Well, I can't waste all of my day here on blogspot, so I must depart. Until next time!

Jan 12, 2010

More on "How to Sew A Button"

The book I mentioned in the last post, "How to Sew A Button..." by Erin Bried has quickly become one of my top ten books to recommend to a friend. I love this book. It is charming and intuitive and so very true. We young women were brought up in a world of convenience. Most of us to not know how to do a lot for our own house... much less how to properly fold a fitted sheet! This book is full of interesting how to's. I made my very first loaf of bread yesterday after reading that chapter of the book... I used yeast and kneaded and then felt amazingly accomplished when my husband came in the door and said how good it smelled baking. The Dallas Morning News published an article this week on the book along with interviews of real local grandma's. I am so excited that this book is gaining popularity. I would love for it to be the "hip" thing to take care of yourself, your house

Old-fashioned housekeeping tips from Dallas-Fort Worth grandmothers

03:39 PM CST on Friday, January 8, 2010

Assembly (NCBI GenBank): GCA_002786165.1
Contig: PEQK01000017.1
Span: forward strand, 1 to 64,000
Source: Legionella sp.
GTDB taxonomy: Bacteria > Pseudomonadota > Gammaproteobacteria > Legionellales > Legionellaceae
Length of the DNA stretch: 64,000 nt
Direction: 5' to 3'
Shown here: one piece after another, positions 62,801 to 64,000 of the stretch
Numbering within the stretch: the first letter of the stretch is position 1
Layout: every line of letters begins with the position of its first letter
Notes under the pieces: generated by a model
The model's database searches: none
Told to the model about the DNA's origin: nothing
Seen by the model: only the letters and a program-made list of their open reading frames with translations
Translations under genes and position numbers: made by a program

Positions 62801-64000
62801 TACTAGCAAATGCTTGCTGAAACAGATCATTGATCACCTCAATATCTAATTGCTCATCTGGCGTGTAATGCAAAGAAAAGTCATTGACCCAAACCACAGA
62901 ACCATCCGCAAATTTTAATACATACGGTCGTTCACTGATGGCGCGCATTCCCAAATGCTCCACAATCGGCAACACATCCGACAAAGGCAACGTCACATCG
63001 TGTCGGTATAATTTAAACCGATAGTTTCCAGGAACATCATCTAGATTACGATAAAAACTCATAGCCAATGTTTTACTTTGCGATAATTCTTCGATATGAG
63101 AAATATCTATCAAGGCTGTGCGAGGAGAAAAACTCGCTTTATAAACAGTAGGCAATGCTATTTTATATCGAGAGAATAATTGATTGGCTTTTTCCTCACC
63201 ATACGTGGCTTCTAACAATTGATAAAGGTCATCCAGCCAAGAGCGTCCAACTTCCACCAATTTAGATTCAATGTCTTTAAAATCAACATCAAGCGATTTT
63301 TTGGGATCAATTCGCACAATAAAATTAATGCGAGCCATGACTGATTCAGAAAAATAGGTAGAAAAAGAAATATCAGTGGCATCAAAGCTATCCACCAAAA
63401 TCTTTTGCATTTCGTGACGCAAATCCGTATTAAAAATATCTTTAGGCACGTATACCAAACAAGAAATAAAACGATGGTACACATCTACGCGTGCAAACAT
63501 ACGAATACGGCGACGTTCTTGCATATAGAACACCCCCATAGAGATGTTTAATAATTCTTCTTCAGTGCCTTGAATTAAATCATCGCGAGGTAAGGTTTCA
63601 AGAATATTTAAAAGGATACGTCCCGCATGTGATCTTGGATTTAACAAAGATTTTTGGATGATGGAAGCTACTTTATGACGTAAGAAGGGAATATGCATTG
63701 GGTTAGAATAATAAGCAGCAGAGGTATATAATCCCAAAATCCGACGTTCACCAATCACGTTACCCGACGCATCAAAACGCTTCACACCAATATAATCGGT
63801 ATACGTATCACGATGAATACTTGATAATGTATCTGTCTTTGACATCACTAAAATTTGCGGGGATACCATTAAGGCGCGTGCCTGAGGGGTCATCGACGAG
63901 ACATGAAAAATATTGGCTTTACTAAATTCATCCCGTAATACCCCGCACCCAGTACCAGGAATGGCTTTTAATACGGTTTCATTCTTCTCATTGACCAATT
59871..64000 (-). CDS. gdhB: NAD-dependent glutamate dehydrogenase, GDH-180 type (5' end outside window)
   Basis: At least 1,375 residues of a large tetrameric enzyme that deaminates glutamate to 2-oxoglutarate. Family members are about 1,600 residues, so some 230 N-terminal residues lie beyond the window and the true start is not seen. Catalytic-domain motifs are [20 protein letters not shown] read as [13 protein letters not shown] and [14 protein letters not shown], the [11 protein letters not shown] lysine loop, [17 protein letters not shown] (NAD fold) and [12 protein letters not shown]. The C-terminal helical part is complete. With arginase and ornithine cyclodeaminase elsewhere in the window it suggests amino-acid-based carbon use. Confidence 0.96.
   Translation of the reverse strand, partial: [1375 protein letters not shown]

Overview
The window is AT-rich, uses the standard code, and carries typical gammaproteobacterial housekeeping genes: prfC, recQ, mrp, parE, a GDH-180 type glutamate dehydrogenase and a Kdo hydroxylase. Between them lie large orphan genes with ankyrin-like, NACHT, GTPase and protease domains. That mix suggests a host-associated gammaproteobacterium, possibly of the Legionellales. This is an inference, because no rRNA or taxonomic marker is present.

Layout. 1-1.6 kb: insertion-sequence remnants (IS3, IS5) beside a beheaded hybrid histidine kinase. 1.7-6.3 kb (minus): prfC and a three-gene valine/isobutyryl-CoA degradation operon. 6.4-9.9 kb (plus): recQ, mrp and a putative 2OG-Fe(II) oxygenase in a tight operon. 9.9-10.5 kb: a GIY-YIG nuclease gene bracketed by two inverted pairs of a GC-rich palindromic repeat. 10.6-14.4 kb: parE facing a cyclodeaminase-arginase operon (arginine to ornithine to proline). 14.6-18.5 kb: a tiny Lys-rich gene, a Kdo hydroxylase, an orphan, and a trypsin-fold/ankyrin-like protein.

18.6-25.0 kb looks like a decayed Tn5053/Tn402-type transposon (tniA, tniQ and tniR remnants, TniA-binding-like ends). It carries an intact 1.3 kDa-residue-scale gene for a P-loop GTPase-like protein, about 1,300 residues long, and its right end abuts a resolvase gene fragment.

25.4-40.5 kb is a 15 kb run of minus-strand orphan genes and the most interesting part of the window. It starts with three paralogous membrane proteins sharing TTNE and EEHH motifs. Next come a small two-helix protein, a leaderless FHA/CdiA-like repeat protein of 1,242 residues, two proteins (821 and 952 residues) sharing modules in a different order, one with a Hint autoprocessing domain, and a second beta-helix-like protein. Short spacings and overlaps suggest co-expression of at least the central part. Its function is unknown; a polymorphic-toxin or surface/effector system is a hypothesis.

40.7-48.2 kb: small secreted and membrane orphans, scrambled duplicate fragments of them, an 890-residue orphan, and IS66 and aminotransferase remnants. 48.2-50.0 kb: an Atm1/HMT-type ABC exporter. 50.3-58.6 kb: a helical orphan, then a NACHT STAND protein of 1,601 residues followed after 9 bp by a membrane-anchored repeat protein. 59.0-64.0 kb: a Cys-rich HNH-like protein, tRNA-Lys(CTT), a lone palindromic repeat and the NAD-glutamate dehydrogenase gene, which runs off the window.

By JAMIE KNODEL / The Dallas Morning News

Grandmothers are masters of handing out hugs and kisses. They're also masters in the kitchen, with a needle and thread, in the laundry room, and at handing out advice. They know how to make a home and keep it in running order. And more often than not, they know how to do it without spending much money.

Younger generations seem to have missed out on some of the lessons that their grandmothers knew so well. Those everyday, practical skills – sewing a missing button on a cuff, roasting a chicken, getting a garden to grow – can help stretch today's household budgets as well.

Author Erin Bried got tired of not knowing these skills, so she went straight to the experts: grandmothers. She cataloged household tips and practical advice from 10 grandmothers across the U.S. in How to Sew a Button: And Other Nifty Things Your Grandmother Knew (Ballantine Books, $15).

We wondered what lessons North Texas grandmothers had to share. Here are their tips for making a house a home, and a home that can stick to a budget.

Lila Brooks, 81, of South Dallas

Her family tree: 4 grandchildren, 4 great-grandchildren

What her family calls her: Big Mama

Get a routine and stick to it: In Brooks' home, Saturday was cleaning day – the bed linens were changed; the laundry was washed, ironed and ready to go for the next week; the floors were scrubbed; windows were washed; and all the work was done before the family went out to have fun. They didn't have to worry about heavy-duty chores for another week.

Get familiar with your sewing kit: Save your clothes and extend their lives by knowing how to patch jeans, sew on buttons and repair busted zippers.

Forget about dilly-dallying: Get up and get busy. "Get your house straightened right away. Start off by making your bed first thing," Brooks says.